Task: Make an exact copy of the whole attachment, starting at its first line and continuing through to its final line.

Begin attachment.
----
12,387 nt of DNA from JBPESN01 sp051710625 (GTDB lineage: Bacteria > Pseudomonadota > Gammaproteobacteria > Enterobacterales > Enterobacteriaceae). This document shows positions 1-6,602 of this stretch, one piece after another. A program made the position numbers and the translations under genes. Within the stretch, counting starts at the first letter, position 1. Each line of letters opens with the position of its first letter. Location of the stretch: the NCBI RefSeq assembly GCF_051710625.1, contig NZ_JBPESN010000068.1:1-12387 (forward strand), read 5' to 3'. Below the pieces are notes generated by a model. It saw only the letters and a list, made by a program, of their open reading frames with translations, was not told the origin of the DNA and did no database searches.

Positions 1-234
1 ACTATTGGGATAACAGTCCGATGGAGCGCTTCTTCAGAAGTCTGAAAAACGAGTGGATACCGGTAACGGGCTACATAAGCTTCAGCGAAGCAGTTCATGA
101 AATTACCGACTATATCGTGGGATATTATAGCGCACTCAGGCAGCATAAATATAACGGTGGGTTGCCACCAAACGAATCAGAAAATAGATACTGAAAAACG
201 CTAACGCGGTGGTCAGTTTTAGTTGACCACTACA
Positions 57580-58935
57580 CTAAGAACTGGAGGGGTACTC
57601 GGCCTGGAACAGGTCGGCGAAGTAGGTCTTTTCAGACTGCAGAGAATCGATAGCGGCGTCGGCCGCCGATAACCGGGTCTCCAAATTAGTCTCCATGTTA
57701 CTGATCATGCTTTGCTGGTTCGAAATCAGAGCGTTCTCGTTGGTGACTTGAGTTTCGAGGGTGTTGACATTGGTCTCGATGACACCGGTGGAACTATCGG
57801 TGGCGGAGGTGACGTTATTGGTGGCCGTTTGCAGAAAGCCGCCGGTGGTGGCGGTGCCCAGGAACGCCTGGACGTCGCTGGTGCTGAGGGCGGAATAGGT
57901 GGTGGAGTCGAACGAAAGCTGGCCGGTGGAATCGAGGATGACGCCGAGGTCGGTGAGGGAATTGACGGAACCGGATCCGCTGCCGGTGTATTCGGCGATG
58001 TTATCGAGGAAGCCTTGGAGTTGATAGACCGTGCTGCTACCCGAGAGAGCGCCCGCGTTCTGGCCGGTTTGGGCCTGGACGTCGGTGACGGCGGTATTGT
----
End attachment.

12,387 nt of DNA from JBPESN01 sp051710625 (GTDB lineage: Bacteria > Pseudomonadota > Gammaproteobacteria > Enterobacterales > Enterobacteriaceae). This document shows positions 1-6,602 of this stretch, one piece after another. A program made the position numbers and the translations under genes. Within the stretch, counting starts at the first letter, position 1. Each line of letters opens with the position of its first letter. Location of the stretch: the NCBI RefSeq assembly GCF_051710625.1, contig NZ_JBPESN010000068.1:1-12387 (forward strand), read 5' to 3'. Below the pieces are notes generated by a model. It saw only the letters and a list, made by a program, of their open reading frames with translations, was not told the origin of the DNA and did no database searches.

Positions 1-234
1 ACTATTGGGATAACAGTCCGATGGAGCGCTTCTTCAGAAGTCTGAAAAACGAGTGGATACCGGTAACGGGCTACATAAGCTTCAGCGAAGCAGTTCATGA
101 AATTACCGACTATATCGTGGGATATTATAGCGCACTCAGGCAGCATAAATATAACGGTGGGTTGCCACCAAACGAATCAGAAAATAGATACTGAAAAACG
201 CTAACGCGGTGGTCAGTTTTAGTTGACCACTACA
Positions 57580-58935
57580 CTAAGAACTGGAGGGGTACTC
57601 GGCCTGGAACAGGTCGGCGAAGTAGGTCTTTTCAGACTGCAGAGAATCGATAGCGGCGTCGGCCGCCGATAACCGGGTCTCCAAATTAGTCTCCATGTTA
57701 CTGATCATGCTTTGCTGGTTCGAAATCAGAGCGTTCTCGTTGGTGACTTGAGTTTCGAGGGTGTTGACATTGGTCTCGATGACACCGGTGGAACTATCGG
57801 TGGCGGAGGTGACGTTATTGGTGGCCGTTTGCAGAAAGCCGCCGGTGGTGGCGGTGCCCAGGAACGCCTGGACGTCGCTGGTGCTGAGGGCGGAATAGGT
57901 GGTGGAGTCGAACGAAAGCTGGCCGGTGGAATCGAGGATGACGCCGAGGTCGGTGAGGGAATTGACGGAACCGGATCCGCTGCCGGTGTATTCGGCGATG
58001 TTATCGAGGAAGCCTTGGAGTTGATAGACCGTGCTGCTACCCGAGAGAGCGCCCGCGTTCTGGCCGGTTTGGGCCTGGACGTCGGTGACGGCGGTATTGT